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Saturday 23 Mar 2019 | 15:08 | SYDNEY
Saturday 23 Mar 2019 | 15:08 | SYDNEY

Aid and development links: Working women, populism, peacekeeping and more

A refugee camp in Bangladesh, November 2017 (Photo: Russell Watkins/Department for International Development/Flickr)



12 December 2017 13:27

  • The World Bank’s Uzma Quresh and Tanya D'Lima examine the economic and social impact of violence against women in Pakistan, and the role that local governments and media in combatting the issue.
  • Earlier this month Niger welcomed the first 504 people from Libya, honouring agreements made the week before at the African Union-European Union summit in Abidjan.
  • Last week, at least 14 United Nations peacekeepers were killed in the Democratic Republic of Congo while working on the MONUSCO (United Nations Organization Stabilization Mission in the DRC), the UN’s largest and most expensive peacekeeping mission in the world.
  • According to the PwC 2016 Global Fintech Survey, fintech (financial technology) companies are likely to be the next source of financing for micro-, small- and medium-size enterprises (MSMEs) and start-ups in India.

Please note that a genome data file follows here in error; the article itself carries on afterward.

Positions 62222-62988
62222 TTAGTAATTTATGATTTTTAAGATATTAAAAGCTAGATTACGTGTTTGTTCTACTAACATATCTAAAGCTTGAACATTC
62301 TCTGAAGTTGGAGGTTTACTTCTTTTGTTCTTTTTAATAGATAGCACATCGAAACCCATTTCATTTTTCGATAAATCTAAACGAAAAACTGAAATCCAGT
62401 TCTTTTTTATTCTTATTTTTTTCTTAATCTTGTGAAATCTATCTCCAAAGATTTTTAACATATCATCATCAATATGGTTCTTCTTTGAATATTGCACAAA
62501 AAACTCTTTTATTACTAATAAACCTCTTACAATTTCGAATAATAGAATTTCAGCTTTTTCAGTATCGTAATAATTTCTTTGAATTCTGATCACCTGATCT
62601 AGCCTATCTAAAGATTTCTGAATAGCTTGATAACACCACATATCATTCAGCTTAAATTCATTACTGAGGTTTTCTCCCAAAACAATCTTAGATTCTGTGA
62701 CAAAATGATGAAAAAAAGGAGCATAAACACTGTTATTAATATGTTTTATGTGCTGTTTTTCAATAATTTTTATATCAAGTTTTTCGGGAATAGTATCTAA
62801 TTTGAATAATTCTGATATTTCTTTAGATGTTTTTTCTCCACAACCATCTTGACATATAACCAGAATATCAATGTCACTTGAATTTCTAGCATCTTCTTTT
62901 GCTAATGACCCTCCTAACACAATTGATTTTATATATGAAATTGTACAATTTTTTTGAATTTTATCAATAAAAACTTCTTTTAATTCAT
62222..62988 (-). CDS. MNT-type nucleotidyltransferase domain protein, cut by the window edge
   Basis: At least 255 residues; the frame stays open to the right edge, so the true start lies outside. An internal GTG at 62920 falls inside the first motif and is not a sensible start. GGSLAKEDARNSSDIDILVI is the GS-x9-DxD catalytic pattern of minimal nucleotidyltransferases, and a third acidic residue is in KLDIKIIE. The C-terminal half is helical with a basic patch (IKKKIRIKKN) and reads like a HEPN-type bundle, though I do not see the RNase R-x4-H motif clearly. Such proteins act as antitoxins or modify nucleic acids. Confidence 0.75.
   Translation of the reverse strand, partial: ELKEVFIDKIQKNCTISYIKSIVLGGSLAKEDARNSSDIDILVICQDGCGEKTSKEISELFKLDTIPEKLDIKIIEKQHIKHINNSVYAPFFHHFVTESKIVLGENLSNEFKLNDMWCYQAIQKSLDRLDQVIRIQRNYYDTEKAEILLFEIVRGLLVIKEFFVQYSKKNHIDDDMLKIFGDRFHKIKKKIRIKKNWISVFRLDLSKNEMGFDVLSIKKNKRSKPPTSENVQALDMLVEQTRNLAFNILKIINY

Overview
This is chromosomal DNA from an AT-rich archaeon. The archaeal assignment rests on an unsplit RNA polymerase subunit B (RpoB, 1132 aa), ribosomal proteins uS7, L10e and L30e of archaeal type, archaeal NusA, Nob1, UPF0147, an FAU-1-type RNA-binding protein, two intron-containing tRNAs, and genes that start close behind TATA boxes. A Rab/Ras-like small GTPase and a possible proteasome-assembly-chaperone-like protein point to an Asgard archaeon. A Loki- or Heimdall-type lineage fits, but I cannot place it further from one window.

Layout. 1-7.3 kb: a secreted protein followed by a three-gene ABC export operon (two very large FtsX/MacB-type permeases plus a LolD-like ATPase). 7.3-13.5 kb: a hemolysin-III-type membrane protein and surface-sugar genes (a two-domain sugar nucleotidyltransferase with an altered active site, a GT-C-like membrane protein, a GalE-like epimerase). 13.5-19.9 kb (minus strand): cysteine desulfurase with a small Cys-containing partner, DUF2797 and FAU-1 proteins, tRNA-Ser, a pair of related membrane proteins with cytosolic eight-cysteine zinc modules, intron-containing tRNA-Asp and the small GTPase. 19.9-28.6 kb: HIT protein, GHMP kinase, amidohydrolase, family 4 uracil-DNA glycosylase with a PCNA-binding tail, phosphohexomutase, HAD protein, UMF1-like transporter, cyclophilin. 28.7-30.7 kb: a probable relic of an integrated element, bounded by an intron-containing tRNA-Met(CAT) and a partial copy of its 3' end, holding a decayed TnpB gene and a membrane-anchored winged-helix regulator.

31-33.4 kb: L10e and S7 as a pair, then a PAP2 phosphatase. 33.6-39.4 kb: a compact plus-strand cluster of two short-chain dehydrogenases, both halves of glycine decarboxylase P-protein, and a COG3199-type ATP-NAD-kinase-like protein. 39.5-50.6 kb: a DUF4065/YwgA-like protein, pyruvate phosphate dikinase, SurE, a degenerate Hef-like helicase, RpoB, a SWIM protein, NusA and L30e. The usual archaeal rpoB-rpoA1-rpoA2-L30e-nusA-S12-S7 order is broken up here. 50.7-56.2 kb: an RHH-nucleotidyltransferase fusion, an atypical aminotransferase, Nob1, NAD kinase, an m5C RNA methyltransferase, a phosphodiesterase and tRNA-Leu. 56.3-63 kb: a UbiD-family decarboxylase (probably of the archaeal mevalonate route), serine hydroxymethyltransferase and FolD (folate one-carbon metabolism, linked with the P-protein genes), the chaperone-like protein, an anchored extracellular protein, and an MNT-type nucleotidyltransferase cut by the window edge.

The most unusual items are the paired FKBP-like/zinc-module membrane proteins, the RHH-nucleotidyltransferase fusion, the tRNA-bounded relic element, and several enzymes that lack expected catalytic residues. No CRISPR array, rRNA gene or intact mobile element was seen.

• Last week UN Secretary-General António Guterres called for US$1 billion in donor contributions to the organisation’s Central Emergency Response Fund (CERF). As of November, the global humanitarian funding gap stood at US$11 billion.
  • The Center for Global Development has published a paper on the effects of the increasing availability of family planning services across Malaysia.
  • Lucia Diaz-Martin, Rachel Glennerster, and Ariella Park argue that recording women's employment status as a measure for empowerment in research can be misleading, as women’s preferences are often constrained by cultural or contextual factors; what matters more is why they are working.
  • In a brilliant post, Varun Gauri explains why populism and development policies (from the World Bank) are not always compatible.
  • The World Health Organisation (WHO) has warned that diphtheria is spreading among Rohingya refugees in Bangladesh.

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